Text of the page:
An agreement between the American Football Coaches Association and the National Football League will give NFL scouts greater access to college underclassmen playing football.
The goal of the agreement that starts in February 2017 is to get NFL scouts more background information on a potential draft pick long before that college player applies for the draft. By having that information on a prospect earlier, the NFL College Advisory Committee should be able provide a more informed evaluation of the player’s draft potential.
“While there is no question that obtaining a college degree is a transformative experience for so many people in society and a goal to which we encourage everyone to aspire to, for those talented few individuals that have the ability to succeed in the NFL prior to exhausting their college football eligibility, this new agreement will ensure they have better information with which to make their decision,” NFL Executive Vice President of Football Operations Troy Vincent said in a release announcing the agreement. “We appreciate the efforts of our partners at the AFCA in making this new agreement a reality.”
The agreement would put underclassmen prospects in front of NFL scouts more than a year in advance of their potential draft year.
Beginning in February, each NCAA Football Bowl Subdivision (FBS) school can designate up to five underclassmen who may apply for special eligibility for the 2018 Draft to be permitted additional scouting. Those players can be timed, tested and interviewed prior to their 2017 college seasons at the school’s senior pro day for 2017 draft-eligible players. FBS schools may request the ability to designate more than five players, subject to the determination of the NFL that the players are legitimate draft prospects.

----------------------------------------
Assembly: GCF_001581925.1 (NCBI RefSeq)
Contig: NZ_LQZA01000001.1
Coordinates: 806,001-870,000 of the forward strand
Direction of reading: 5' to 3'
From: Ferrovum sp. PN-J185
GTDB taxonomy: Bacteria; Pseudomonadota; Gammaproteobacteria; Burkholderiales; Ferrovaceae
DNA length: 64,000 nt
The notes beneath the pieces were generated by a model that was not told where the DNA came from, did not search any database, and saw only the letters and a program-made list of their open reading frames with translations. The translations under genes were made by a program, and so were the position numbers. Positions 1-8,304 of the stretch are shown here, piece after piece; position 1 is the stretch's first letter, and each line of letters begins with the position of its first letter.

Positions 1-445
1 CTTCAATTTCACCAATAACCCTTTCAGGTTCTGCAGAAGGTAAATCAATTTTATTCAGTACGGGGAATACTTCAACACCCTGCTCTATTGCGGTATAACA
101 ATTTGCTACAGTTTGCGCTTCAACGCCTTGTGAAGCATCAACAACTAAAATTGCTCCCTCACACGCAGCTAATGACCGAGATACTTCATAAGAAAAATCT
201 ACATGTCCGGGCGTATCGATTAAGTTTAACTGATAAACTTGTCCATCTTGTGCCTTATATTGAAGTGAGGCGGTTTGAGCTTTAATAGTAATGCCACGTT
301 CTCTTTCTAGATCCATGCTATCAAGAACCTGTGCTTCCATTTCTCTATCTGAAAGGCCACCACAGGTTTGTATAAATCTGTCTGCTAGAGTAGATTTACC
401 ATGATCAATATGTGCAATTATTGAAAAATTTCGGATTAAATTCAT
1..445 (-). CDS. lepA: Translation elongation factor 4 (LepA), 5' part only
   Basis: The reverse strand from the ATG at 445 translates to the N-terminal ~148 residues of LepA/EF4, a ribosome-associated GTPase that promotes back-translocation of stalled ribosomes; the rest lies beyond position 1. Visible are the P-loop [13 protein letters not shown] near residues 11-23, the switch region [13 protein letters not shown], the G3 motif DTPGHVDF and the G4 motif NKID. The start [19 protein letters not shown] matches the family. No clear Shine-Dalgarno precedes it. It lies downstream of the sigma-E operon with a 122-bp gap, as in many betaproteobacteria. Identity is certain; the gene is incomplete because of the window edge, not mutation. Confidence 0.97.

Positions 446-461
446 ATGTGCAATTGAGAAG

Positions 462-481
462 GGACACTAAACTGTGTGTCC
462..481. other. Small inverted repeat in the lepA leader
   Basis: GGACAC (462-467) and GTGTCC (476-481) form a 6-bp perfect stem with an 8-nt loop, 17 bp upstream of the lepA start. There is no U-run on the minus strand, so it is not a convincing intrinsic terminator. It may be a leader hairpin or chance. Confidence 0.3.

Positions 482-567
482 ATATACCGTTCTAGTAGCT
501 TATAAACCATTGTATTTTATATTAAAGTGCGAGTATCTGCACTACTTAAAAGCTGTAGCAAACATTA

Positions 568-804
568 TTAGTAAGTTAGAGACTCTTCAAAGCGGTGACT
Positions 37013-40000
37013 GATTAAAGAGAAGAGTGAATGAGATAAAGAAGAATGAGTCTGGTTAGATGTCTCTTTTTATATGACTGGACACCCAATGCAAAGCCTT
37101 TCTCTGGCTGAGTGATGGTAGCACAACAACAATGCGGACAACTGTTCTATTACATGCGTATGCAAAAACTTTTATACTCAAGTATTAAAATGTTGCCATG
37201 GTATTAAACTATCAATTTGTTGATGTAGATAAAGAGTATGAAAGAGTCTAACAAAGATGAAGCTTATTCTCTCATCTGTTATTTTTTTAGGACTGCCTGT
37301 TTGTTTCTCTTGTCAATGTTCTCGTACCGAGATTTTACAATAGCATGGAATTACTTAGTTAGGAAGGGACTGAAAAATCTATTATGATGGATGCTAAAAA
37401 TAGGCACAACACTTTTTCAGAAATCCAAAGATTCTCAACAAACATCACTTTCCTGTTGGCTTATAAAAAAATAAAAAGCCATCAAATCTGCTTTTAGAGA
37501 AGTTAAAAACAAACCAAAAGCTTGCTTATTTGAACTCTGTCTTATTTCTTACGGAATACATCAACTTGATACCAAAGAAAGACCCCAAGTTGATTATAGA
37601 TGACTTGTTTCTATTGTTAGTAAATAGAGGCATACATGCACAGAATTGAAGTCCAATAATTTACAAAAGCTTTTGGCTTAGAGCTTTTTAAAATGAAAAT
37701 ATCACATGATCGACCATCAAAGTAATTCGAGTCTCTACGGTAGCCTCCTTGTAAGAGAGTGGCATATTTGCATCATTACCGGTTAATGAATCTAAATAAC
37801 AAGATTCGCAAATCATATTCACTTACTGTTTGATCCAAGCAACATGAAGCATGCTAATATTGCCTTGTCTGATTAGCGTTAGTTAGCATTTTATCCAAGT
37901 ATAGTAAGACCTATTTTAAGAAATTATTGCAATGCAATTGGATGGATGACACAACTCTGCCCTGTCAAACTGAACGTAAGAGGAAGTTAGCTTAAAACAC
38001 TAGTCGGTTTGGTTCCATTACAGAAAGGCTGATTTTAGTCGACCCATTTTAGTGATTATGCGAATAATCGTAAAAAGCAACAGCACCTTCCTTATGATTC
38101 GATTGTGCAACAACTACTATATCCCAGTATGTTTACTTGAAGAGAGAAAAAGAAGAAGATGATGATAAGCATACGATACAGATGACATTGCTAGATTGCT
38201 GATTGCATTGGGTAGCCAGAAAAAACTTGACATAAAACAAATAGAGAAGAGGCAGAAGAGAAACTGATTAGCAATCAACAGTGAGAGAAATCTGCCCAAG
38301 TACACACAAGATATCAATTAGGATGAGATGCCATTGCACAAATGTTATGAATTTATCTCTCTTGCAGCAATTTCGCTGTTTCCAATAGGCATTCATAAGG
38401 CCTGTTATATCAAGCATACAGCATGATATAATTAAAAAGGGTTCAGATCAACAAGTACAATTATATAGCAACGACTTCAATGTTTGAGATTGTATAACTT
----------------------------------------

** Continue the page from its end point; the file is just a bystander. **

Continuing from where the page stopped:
NFL clubs will also be permitted to inquire about and scout these players throughout the 2017 season as though they were seniors in their final season of college football eligibility. There is no limit to the number of underclassmen from an individual school that may petition for special eligibility for the draft.
The idea is that the NFL Draft Advisory Committee would be able to make a better recommendation on if the prospect is a legitimate draft candidate and, if so, approximately which round he might expect to be drafted the following year. It could cut down on the number of underclassmen who apply for draft eligibility but find themselves undrafted, thereby giving them another year in college to develop their skills if they elect to return.
The committee is comprised of senior personnel evaluators from NFL clubs, along with directors from the league’s two sanctioned scouting organizations – National Football Scouting and BLESTO.
The number of underclassmen granted eligibility for the NFL draft has been on the rise in recent years, with 107 in 2016. However, 30 of them were left undrafted.
“On behalf of the AFCA, I would like to thank our committee of collegiate coaches and the NFL for working diligently over the last several months to assist our student-athletes,” said AFCA Executive Director Todd Berry. “This opportunity will allow our student-athletes to make better and more informed decisions. This continues to show the commitment and cooperation of both entities to solve issues relating to this major decision.”